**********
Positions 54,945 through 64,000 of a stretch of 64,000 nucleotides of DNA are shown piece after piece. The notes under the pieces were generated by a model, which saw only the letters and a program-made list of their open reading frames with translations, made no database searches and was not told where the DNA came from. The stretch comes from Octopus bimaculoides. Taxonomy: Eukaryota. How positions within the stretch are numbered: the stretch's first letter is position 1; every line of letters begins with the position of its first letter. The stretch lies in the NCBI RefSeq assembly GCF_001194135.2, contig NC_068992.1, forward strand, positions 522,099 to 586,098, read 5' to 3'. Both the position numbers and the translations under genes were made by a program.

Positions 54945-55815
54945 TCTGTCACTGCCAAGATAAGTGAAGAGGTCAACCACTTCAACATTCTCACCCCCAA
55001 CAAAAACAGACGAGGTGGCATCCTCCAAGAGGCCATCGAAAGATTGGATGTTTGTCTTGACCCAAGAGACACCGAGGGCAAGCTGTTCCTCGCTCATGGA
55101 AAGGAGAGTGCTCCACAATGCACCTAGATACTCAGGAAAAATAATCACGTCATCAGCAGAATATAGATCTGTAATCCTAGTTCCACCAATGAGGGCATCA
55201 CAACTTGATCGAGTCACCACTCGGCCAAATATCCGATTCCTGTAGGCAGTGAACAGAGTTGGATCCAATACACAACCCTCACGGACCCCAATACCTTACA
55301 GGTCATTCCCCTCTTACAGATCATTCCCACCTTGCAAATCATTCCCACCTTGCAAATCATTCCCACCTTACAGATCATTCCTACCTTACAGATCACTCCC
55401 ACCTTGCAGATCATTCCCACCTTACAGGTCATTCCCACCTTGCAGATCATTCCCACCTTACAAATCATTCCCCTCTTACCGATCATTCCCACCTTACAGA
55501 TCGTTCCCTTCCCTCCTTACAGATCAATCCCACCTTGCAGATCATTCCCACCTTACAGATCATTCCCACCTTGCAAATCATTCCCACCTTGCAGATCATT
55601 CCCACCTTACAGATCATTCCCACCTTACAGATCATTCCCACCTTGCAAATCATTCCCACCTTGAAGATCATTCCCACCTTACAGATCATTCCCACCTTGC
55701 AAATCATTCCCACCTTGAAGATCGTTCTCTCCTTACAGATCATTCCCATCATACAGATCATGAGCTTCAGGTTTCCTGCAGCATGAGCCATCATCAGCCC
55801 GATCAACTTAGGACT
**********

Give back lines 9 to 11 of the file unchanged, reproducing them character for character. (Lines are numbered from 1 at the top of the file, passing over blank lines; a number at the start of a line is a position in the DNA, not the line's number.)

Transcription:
55501 TCGTTCCCTTCCCTCCTTACAGATCAATCCCACCTTGCAGATCATTCCCACCTTACAGATCATTCCCACCTTGCAAATCATTCCCACCTTGCAGATCATT
55601 CCCACCTTACAGATCATTCCCACCTTACAGATCATTCCCACCTTGCAAATCATTCCCACCTTGAAGATCATTCCCACCTTACAGATCATTCCCACCTTGC
55701 AAATCATTCCCACCTTGAAGATCGTTCTCTCCTTACAGATCATTCCCATCATACAGATCATGAGCTTCAGGTTTCCTGCAGCATGAGCCATCATCAGCCC